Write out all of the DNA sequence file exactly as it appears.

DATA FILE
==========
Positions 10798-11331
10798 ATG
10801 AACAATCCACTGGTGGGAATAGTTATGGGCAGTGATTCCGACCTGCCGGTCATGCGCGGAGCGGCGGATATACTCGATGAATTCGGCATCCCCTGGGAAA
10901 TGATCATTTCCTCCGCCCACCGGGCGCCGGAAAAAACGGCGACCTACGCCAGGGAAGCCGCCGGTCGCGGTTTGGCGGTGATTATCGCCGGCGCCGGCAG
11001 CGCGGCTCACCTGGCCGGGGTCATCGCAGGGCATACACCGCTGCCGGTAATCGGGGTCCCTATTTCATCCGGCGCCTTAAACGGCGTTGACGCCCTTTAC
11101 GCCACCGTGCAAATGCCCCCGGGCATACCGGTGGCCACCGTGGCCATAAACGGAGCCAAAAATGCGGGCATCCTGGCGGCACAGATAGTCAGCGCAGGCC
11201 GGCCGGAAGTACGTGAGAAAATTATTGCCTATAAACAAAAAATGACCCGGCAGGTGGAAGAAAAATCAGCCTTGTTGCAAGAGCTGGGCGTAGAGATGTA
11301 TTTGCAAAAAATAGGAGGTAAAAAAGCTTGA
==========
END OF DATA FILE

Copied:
Positions 10798-11331
10798 ATG
10801 AACAATCCACTGGTGGGAATAGTTATGGGCAGTGATTCCGACCTGCCGGTCATGCGCGGAGCGGCGGATATACTCGATGAATTCGGCATCCCCTGGGAAA
10901 TGATCATTTCCTCCGCCCACCGGGCGCCGGAAAAAACGGCGACCTACGCCAGGGAAGCCGCCGGTCGCGGTTTGGCGGTGATTATCGCCGGCGCCGGCAG
11001 CGCGGCTCACCTGGCCGGGGTCATCGCAGGGCATACACCGCTGCCGGTAATCGGGGTCCCTATTTCATCCGGCGCCTTAAACGGCGTTGACGCCCTTTAC
11101 GCCACCGTGCAAATGCCCCCGGGCATACCGGTGGCCACCGTGGCCATAAACGGAGCCAAAAATGCGGGCATCCTGGCGGCACAGATAGTCAGCGCAGGCC
11201 GGCCGGAAGTACGTGAGAAAATTATTGCCTATAAACAAAAAATGACCCGGCAGGTGGAAGAAAAATCAGCCTTGTTGCAAGAGCTGGGCGTAGAGATGTA
11301 TTTGCAAAAAATAGGAGGTAAAAAAGCTTGA